Hong Kong's art schools are still relatively small, young and marginalised compared with their western counterparts. However, they may well be the institutions that give the Hong Kong education system the reform it needs. They provide the sort of free-thinking, open-minded teaching usually seen only in the city's pricey international schools.

They're also growing and expanding to meet growing demand for arts education. Earlier this month, the City University of Hong Kong announced plans for a $550 million Creative Media Centre that will include a theatre and educational facilities for filmmaking and animation. The Hong Kong Art Centre's Art School is also making strides. It launched its Masters in Fine Art programme earlier this year; has just invited six senior staff from New York's Solomon R. Guggenheim Museum to guest lecture this winter; and plans to start an outreach exchange programme with local secondary schools.

Meanwhile, Thompson is working on revamping the 20-year-old APA to make it more in touch with what's happening outside academia. He lists three key things that he feels every art school should have: a curriculum that's constantly changing to reflect the real world; a push to have more graduates win awards, competitions and scholarships outside the school; and teachers who are engaged in their own events and performances.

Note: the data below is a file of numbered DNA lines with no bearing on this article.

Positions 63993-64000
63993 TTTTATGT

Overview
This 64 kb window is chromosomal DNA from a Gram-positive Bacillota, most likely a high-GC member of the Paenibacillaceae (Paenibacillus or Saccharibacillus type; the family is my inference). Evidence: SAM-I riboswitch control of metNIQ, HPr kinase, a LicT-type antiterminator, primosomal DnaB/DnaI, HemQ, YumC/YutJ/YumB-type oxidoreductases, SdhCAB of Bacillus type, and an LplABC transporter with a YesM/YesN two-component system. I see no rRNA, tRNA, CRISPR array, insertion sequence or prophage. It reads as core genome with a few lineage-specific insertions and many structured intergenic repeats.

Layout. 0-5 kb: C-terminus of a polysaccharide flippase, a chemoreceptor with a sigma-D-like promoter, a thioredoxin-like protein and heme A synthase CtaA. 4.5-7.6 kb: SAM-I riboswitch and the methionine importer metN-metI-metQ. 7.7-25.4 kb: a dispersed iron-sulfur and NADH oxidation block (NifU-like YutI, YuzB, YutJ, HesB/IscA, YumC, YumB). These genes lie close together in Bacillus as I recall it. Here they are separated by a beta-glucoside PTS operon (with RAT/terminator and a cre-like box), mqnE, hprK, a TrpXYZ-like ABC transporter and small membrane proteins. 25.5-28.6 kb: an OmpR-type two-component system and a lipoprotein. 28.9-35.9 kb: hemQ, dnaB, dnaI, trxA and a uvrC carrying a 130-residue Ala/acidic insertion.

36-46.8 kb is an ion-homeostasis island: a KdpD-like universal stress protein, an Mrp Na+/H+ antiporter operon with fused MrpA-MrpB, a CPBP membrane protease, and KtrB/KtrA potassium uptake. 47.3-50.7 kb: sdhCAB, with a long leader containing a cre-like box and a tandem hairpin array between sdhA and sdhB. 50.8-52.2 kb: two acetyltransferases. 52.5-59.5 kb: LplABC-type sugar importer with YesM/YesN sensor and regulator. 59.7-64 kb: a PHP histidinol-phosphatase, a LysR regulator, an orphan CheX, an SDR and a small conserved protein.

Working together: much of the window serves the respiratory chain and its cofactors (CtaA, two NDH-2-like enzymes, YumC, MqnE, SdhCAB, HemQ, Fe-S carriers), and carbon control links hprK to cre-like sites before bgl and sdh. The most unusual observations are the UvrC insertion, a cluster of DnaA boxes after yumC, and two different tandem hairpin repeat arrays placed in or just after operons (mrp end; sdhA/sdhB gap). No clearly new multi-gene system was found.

Thompson himself is a musician - a trumpeter, composer and conductor who did postgraduate studies at the Juilliard School in New York. Rail thin and quietly intense, he's prone to using terms such as 'redefining post-modern academia' in a posh, British accent. He's the opposite of his predecessor, Lo King-man, a bulldoggish Hongkonger known for his snappy personality, outspokenness and flamboyant productions, such as the recent fully staged opera Faust. For the past 11 years, Lo steered and shaped the fledgling art school into the world-class institution it is today. It's now Thompson's job to take the APA a step further.

'It's a bit like wearing someone else's clothes,' says Thompson, sitting in an office that's still empty except for a laptop, a Cantonese guide and two Louis Vuitton carrying cases.